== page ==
Results-oriented sales professional with 5+ years of experience in driving sales growth and achieving revenue objectives. Achieved an average of 25% annual sales growth, increased customer satisfaction ratings by 35%, and delivered a 15% reduction in customer acquisition costs. Highly skilled in client relationship building, market analysis, and product promotion.

What makes this professional summary great:

  • The applicant is using quantifiable achievements  (25% annual sales growth).
  • The applicant highlights the relevant skills (market analysis).
  • It clearly states who they are right at the beginning of the summary. 
  • It's the perfect length. 

3. Describe your professional sales experience

After you’ve completed your professional summary and are pleased with how it sounds, you can finally move on to the arguably most important part of your sales resume — work experience. That is, unless you're a fresh graduate or changing careers. If that's the case, you should focus more on other sections, such as education or skills. However, if you already have an existing experience in the field of sales, you really want to highlight this section. 

To make a sales experience section as effective as possible, make sure to include:

  • Dates and location. Indicate where your sales experience took place and when it started and ended. 
  • Name of the company. This will come in handy, especially if you have had a chance to work for a prestigious firm. 
  • Achievements and quantifiable data. Working in sales is all about seeking measurable achievements. So your resume should be all about that, too. In your work experience, you can mention a few key duties, but it should be mainly about achievements and quantifiable data (such as sales numbers, sales improvements, etc.).
  • Bullet points. Bullet points are essential for a work experience section, as they help keep your job descriptions structured and easy to read. For each bullet point, stick to one sentence and between one to two lines of text.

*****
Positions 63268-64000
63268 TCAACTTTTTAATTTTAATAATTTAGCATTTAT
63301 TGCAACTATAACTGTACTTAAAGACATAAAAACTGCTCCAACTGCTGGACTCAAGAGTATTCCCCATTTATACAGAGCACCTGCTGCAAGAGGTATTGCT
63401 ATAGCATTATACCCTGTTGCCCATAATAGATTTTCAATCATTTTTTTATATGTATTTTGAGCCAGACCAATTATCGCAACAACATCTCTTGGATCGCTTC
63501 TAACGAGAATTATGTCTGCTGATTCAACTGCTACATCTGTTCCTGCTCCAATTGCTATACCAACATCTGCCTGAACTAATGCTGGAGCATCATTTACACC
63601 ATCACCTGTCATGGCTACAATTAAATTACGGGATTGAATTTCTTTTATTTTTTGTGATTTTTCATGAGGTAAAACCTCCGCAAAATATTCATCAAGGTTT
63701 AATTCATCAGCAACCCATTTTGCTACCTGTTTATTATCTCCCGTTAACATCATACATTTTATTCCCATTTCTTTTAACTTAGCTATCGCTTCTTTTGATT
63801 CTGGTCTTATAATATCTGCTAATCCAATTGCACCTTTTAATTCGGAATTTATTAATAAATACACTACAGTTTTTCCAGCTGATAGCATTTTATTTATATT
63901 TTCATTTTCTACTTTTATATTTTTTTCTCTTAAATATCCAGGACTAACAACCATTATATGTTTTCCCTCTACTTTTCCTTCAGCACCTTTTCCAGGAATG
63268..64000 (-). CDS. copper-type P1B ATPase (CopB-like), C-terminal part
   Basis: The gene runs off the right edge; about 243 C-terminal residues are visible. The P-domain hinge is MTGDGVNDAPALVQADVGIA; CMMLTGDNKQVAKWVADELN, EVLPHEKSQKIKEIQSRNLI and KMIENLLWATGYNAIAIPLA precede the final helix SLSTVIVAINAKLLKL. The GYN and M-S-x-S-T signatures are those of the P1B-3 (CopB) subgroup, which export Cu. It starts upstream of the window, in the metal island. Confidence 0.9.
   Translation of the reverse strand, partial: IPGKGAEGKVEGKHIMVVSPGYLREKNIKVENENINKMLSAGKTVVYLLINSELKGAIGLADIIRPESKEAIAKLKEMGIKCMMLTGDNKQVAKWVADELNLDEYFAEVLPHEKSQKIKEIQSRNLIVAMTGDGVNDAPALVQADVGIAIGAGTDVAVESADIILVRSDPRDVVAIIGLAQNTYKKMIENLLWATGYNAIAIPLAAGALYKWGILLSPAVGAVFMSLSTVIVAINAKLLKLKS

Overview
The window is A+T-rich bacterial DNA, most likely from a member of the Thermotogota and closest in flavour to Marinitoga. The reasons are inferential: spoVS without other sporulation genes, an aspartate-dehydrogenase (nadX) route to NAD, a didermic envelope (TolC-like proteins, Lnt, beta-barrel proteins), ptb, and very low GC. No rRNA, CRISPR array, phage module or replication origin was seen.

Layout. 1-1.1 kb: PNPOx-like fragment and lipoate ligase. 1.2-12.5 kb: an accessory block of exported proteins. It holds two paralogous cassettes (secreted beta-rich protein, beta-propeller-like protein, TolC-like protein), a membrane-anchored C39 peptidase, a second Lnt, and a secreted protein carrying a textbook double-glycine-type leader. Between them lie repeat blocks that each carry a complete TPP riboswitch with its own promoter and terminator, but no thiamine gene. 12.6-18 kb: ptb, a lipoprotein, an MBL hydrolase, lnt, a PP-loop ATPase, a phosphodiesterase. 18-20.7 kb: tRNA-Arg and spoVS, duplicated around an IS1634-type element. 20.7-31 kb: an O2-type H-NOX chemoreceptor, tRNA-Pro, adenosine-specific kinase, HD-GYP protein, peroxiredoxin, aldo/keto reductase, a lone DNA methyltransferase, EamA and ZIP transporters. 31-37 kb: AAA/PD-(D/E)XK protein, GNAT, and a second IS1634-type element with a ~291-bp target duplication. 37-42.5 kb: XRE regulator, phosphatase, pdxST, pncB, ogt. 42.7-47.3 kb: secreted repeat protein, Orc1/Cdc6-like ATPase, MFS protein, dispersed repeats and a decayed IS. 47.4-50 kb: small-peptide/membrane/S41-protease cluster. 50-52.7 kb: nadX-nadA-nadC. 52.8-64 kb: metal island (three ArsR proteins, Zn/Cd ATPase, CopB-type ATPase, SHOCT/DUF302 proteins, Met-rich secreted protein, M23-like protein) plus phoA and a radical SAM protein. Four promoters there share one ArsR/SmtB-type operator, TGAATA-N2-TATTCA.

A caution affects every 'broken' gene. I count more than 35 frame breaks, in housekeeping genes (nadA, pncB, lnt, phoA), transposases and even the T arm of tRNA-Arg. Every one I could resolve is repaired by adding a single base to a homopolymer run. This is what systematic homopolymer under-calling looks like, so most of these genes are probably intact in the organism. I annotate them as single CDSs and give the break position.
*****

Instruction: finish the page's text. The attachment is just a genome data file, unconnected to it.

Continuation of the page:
• Bold. Make the recruiter's job easier and highlight the key information or data in bold. They'll appreciate it. 
  • Use keywords. Remember to continually use relevant keywords from the job description — it will show you're a great fit for the role (and will also please the ATS). 

Pro tip: Want a career in sales but not sure how to get sales experience? Check out this great article on 8 Ways to Get Sales Experience.

Sales experience resume section example

Sales Supervisor, MH Corporation LLC

 07/2017 – 07/2020 | Fairfax, VA, United States

  • Coordinated and managed 2 sales teams to ensure that the company’s revenue goals were always met.
  • Identified and communicated with potential customers and developed and implemented new sales strategies and plans which led to a 5% increase in overall company earnings. 
  • Reviewed and analyzed market trends and recruited and trained over 50 new sales personnel. 
  • Recognized as a top-achieving employee for increasing sales by 150% within 2 years. 

What’s great about this sales experience section: